Un-Emptying the Nest to Make Room for Jesus

boomerang4 It seems like every house on our street, including ours, is filling up with relatives who can use a hand or give a hand.

A woman whose retirement income mostly died with her husband (who says you can’t take it with you?) now is being supported in part by her son, who lives with her and works at a nearby bakery.

Another woman whose husband became disabled has been rebuilding their home to create a main-floor bedroom for him. She works starting at 4 a.m. restocking shelves at a big box, which brings in some money and (after a year) has earned her some health insurance. Their adult daughter has just moved in, adding to the income pool.

Next door, seemingly endless vans full of grandchildren arrive for Grammie and Grampie daycare during seemingly all the hours Grammie and Grampie aren’t at their own full-time jobs. No complaints, you understand. This is what family does.

Our Family of Two Becomes Four

And behind our front door, our family of two has become four, as my husband’s brother and a friend have joined us from their group home, which was facing foreclosure for the second time in 12 months.

Un-emptying the nest isn’t a terrible thing, we’ve found. First, we’ve discovered that there’s a reason so many things haven’t moved from where we placed them 12 or 16 years ago. They just sat because we didn’t need them. That means that in our new household economy, keeping shelves full of books that just tell our history of learning (and beach reading, if we’re honest) seems much less important than having space for beds and nightstands and bureaus. I’m finding it easier to recognize that many of the clothes in the “off-season” closet are just plain “off.” And the more precious every foot of storage is, the more precious every item kept must be. Everything else has to go to yard sales, thrift stores and friends that need it now.

Less Stuff, Less Free Time, Fewer Arguments

The trade-off for us is easy to recognize. We’ve got less space, less stuff and fewer arguments. We have more to do, less free time and more affection. And that’s just talking about what’s happening in our marriage.

We live in some of the smallest, most cramped housing that our community has to offer — housing that was literally designed for “affordability” in the wealthiest community of our county. Still, after living in group homes for six years, our brother and his friend can’t stop talking about how nice it is to live here. “You have such nice furniture. It feels like my grandmother’s house,” says the one who grew up in a golf resort community. “I feel like I’m back at the country club,” he says at our lunch table.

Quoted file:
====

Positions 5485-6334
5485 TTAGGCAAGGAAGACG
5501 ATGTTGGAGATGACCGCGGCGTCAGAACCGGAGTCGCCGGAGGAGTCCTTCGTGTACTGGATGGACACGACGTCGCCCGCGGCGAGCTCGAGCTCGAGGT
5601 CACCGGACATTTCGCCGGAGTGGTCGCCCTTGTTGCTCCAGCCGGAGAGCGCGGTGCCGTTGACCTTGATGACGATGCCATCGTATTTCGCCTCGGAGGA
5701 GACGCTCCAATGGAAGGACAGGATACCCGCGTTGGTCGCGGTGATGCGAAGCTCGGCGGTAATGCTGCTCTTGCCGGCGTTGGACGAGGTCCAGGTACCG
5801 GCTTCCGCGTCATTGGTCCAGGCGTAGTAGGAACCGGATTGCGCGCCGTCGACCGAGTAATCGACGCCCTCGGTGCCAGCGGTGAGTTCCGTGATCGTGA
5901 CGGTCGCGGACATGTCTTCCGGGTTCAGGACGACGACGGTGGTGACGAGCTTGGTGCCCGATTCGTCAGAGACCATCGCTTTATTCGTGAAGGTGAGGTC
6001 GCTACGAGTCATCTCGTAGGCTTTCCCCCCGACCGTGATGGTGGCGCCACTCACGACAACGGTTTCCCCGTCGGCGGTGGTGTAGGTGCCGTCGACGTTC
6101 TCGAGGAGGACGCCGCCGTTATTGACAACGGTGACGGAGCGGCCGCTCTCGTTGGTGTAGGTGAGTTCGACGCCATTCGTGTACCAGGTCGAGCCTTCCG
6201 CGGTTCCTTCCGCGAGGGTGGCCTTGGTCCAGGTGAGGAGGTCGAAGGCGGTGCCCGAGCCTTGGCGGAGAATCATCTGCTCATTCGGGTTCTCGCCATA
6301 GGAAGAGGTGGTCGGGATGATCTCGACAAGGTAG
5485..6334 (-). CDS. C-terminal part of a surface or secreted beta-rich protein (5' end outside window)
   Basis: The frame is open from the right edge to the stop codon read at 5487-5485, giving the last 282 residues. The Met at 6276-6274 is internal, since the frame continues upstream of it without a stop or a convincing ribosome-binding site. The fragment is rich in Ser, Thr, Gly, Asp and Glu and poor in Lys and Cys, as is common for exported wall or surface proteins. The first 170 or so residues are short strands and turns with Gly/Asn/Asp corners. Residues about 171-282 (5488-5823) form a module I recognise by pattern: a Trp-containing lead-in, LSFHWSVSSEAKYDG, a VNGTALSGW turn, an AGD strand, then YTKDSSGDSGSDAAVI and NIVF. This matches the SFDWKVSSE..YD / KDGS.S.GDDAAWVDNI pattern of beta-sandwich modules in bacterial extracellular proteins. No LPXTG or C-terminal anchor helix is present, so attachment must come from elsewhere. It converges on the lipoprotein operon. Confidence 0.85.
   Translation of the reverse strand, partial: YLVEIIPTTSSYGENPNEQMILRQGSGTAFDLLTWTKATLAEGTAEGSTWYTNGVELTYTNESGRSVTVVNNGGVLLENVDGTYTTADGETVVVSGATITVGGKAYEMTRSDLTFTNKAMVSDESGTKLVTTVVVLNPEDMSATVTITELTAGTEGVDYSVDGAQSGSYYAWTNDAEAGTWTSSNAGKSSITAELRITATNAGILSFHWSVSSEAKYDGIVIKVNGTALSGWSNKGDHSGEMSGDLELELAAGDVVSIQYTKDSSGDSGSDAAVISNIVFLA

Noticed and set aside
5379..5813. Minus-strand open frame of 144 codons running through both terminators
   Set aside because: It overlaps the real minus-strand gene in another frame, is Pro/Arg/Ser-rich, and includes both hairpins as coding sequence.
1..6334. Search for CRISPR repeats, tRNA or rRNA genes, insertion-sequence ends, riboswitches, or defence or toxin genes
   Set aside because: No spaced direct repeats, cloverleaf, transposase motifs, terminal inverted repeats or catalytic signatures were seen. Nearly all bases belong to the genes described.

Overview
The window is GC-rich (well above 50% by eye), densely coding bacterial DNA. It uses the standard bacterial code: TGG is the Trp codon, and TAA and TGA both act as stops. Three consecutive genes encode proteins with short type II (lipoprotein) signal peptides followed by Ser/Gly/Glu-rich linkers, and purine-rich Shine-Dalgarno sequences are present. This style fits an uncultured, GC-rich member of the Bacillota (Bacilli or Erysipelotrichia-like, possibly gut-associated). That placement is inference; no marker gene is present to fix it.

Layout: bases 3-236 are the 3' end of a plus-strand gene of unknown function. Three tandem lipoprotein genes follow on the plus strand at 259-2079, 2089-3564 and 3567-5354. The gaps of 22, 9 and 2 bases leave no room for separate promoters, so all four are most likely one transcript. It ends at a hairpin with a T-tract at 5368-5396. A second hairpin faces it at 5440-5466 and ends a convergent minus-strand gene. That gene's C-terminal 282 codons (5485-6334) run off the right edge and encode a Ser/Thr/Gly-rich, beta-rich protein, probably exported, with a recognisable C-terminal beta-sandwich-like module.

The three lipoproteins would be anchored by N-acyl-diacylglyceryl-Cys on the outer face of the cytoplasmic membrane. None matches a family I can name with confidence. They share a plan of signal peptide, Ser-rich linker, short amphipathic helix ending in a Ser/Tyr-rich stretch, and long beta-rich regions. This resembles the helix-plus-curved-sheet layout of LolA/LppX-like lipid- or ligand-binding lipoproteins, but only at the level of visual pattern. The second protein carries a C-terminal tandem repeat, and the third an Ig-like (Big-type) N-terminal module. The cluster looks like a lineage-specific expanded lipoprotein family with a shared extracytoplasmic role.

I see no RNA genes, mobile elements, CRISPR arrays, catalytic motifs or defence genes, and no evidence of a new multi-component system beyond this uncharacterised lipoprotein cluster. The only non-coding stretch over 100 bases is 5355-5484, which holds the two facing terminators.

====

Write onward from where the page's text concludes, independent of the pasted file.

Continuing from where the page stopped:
He has a habit of generous exaggeration. Lunch is served on a 1930s farm table that my father and I refinished after I scrubbed off three colors of paint — black, yellow, and aqua. The placemats are handsewn from a quilting plaid; the dishes are inexpensive stoneware. But there’s always enough food. And that has been in short supply for these guys.

The first day they sat down to lunch with us, they looked at the plate of sandwiches and the bowls of homemade vegetable soup and the salad bowl — “Help yourselves, as much as you want” — then looked at each other and said: “Where’s lunch? I don’t see the Ramen noodles!”

They laughed, giddily.

That’s what their “thrifty” lunch has been for the last six months or so. Half a package of Ramen noodles. Or maybe one hotdog. They had been spending their pocket money on extra meals at a local sandwich shop three or four times a week because they were hungry. When the sheriff showed up this year to initiate foreclosure on the property to which they’d been relocated after the sheriff’s deputy evicted them last year (making this the sixth home in six years for each of them), we decided it was time to do something.

So we’ve un-emptied our nest to allow a relative and a friend to join us. Like all of our neighbors, their presence benefits us and offers some challenges. We’re on a new schedule; we don’t have any more leisurely Saturday coffees in our jammies; we have some shared income and somewhat less space.

Love Others As You Love Yourself

And like all of our neighbors, we and they are practicing what Jesus said was most important: loving others as we love ourselves.

We love ourselves enough to have a house and food. We love our brother and his friend enough to share. They have some income and energy to do chores. They love us enough to share.

This house has become more nearly Jesus’ home since it became un-empty and we began loving others more nearly as we love ourselves. I can’t say I’m all the way there. I still have my stash of chocolate and English tea I don’t share. We still take ourselves off in private to events ($2 movies with popcorn!) that they might not afford and couldn’t get transport to without our help.

But I’m somewhat more confident that we’re living more nearly as Jesus intends us to live. Because we are loving others more nearly as we love ourselves. Not from behind our walls but within our walls. As friends, as brothers, as members of the same Body.

We do expect bumps on this road. Every family experiences bumps. Feel free to ask how it’s going.

About Carlene Hill Byron

The former editor of New England Church Life and The New England Christian, Carlene Hill Byron is enjoying being home in Maine after 20 years in North Carolina. She is a member of the Redbud Writers Guild. Find her at christianpurposeblog.wordpress.com, churchandmentalillness.wordpress.com and on Facebook at MyHouseHasHistory.
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